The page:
Merlina Addams: a character that no one should repair

Merlina snaps her fingers twice, and that simple sound, even without the introductory chords of the iconic Addams tune, evokes more than six decades of tradition that comes through in Merlina’s thin pigtails, her fondness for spiders, her his complicity with a hand without a body, in his relentless melancholy. wednesday (Netflix, 2022) allows us to meet again with the Addams, as dark and eccentric as ever; Since their inception, they have functioned as a critique of social norms and expectations, but this is the first time that Merlina has carried the full weight of the program. This is her series.

Merlina first appeared on the pages of The New Yorker, between 1938 and 1964, as the youngest daughter of an unnamed family created by cartoonist Charles Addams. The characters starred in a series of vignettes made up, in accordance with the style of the magazine, by a unique image and a caption that completed its meaning. Without further development of the individuality of each one, the strength of the scenes was in the juxtaposition of the normal American middle class and the daily life of this family so different from the rest. In that home, building torture devices, warning the nanny to be careful the children didn’t stab her in the back, or pouring a cauldron of hot oil on the carol singers were no scandal.

It was not until 1964, with the premiere of the television program inspired by those cartoons, that the characters finally had first and last names. Throughout two seasons, that program portrayed the life of this strange family and gave its members some qualities that were not present before, such as Homer’s Hispanic ancestry —in English, called Gomez— or Morticia’s mystical inclinations. Between 1964 and 1965 they were also released The Munsters, I dream of Jeannie Y bewitchedwhose premises, like that of The AddamsesThey were the confrontation of normal. Although, as products, they drank from the sitcoms more conventional domestic, inserted disruptive elements as a humorous counterpoint and as criticism. All these characters came as a response to the American way of life, to his ideal of family life on and off the screens. The historian Laura Morowitz delved into the matter from the particular cases of The Addamses Y The Munsters in the second volume of Critical Studies of Television: Both families were visibly different from those that surrounded them, however, they did not constitute a real threat, as they continued to respond to the family schemes of the time. Although their neighbors were shocked by their eccentricities, the Addamses were a normal family. The naturalness with which they have settled in the dark is what has seduced so many generations of viewers.


Merlina’s original name, Wednesday, is said to come from a fragment of a english lullaby which talks about the character that babies supposedly have according to the day of the week they are born: “Wednesday’s child is full of woe”. This verse determines your destiny. Merlina, like a day in the middle of the week, will not experience intense happiness or the worst of misfortunes, but in the mediocrity, in a melancholy that manifests itself as indifference, distance and coldness. That first Merlina on television, played by Lisa Loring, mixed this quality with the necessary lightness of the sitcoms relatives of the sixties. The six-year-old girl writes love poems to a pet spider, is terrified by princess tales, always brings a headless doll with her, and finds calm in the knowledge that witches and other creatures of darkness exist. ; Instead of throwing a tantrum, she just frowns and doesn’t explode with joy at everything that would cause that reaction in any other girl.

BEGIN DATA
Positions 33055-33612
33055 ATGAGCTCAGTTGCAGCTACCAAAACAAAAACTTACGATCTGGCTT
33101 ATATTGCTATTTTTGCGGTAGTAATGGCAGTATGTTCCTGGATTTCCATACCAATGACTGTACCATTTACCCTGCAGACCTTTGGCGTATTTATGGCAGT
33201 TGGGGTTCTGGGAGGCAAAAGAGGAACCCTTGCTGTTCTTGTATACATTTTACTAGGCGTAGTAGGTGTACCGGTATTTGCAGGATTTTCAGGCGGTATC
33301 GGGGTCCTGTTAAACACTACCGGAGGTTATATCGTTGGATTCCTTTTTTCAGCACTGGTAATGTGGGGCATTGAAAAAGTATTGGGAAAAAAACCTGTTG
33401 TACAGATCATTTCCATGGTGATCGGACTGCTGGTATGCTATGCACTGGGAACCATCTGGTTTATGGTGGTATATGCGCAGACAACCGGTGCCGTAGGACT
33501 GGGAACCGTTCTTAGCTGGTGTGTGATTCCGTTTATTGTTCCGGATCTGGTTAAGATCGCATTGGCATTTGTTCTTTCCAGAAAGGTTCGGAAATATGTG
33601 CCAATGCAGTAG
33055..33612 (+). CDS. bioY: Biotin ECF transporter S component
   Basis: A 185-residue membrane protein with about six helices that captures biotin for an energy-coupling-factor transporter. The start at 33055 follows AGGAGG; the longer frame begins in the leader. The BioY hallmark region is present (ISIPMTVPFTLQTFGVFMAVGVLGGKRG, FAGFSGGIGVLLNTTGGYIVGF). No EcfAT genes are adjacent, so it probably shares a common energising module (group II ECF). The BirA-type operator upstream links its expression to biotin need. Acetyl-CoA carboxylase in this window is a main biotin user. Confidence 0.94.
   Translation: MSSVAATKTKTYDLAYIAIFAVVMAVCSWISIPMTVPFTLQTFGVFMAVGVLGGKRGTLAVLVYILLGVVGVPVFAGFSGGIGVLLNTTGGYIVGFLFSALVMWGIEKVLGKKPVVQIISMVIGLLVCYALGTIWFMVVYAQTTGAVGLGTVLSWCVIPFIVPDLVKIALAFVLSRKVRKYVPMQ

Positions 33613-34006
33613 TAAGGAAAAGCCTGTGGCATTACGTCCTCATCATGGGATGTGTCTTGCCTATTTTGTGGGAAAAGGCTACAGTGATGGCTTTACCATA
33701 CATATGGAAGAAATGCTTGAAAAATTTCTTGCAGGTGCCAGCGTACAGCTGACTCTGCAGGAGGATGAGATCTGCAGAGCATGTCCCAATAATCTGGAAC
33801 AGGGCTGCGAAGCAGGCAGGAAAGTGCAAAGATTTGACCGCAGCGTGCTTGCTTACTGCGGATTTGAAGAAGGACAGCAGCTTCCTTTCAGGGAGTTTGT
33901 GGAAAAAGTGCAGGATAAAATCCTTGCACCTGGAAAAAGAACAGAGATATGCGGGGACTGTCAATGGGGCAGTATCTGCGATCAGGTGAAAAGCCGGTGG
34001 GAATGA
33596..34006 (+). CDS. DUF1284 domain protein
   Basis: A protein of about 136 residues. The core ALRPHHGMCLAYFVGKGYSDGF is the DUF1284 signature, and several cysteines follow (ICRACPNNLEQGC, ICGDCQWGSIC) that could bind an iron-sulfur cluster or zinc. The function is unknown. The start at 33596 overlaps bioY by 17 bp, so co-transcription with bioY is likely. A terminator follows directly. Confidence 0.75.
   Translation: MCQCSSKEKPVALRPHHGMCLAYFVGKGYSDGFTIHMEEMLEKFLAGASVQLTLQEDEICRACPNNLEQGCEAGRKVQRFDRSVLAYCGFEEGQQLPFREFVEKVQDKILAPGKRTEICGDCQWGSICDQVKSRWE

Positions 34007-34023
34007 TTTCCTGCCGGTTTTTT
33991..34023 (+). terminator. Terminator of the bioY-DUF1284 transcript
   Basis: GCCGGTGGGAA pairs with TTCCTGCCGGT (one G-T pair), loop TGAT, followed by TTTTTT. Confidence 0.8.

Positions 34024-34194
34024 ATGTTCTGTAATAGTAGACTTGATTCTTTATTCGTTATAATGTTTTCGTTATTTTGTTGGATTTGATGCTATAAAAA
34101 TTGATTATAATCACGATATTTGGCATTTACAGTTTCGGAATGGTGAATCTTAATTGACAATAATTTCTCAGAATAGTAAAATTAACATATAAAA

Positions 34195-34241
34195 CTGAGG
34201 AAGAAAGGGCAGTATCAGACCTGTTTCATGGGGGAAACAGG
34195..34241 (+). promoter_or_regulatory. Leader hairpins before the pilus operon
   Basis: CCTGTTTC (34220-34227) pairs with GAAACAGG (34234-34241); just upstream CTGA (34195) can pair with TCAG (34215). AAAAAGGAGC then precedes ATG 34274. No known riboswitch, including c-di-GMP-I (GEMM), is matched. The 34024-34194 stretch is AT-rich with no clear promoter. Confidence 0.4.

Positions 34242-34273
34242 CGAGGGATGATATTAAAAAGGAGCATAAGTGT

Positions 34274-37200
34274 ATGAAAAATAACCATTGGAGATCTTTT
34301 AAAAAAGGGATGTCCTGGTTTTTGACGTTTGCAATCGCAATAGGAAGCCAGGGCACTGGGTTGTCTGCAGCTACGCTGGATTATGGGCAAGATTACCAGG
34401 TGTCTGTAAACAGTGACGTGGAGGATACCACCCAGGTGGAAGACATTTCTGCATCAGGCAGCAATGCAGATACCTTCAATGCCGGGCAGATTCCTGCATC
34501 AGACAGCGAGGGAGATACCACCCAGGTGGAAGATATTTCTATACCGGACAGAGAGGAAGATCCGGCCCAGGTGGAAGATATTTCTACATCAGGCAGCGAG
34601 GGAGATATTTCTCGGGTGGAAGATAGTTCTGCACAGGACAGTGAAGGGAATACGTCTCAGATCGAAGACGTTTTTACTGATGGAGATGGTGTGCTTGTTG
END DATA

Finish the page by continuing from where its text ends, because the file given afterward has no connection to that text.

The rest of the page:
There was something in Merlina, since then, that disturbed the viewers, possibly it was seeing her small and almost angelic but dressed in black and exploring unusual tastes and interests, behaving in a not very childish way, without any of this disturbing her relatives. Merlina’s character has been consolidated throughout its various appearances in film, television and theater, until reaching the series starring her, released this November on Netflix and produced —and partially directed— by Tim Burton. In the two films of the nineties The Addams Family (1991) and Addams Family Values (1993) we were able to see for the first time much more of the similarities she has with her mother —in various scenes they were portrayed side by side to emphasize this—, of her individuality —her dark clothing and somber demeanor set her apart from her fellow campers. , and her smile, instead of moving, scares—and because of her intelligence and powers of observation—she is often the first to suspect that something is wrong and to find ingenious solutions to problems.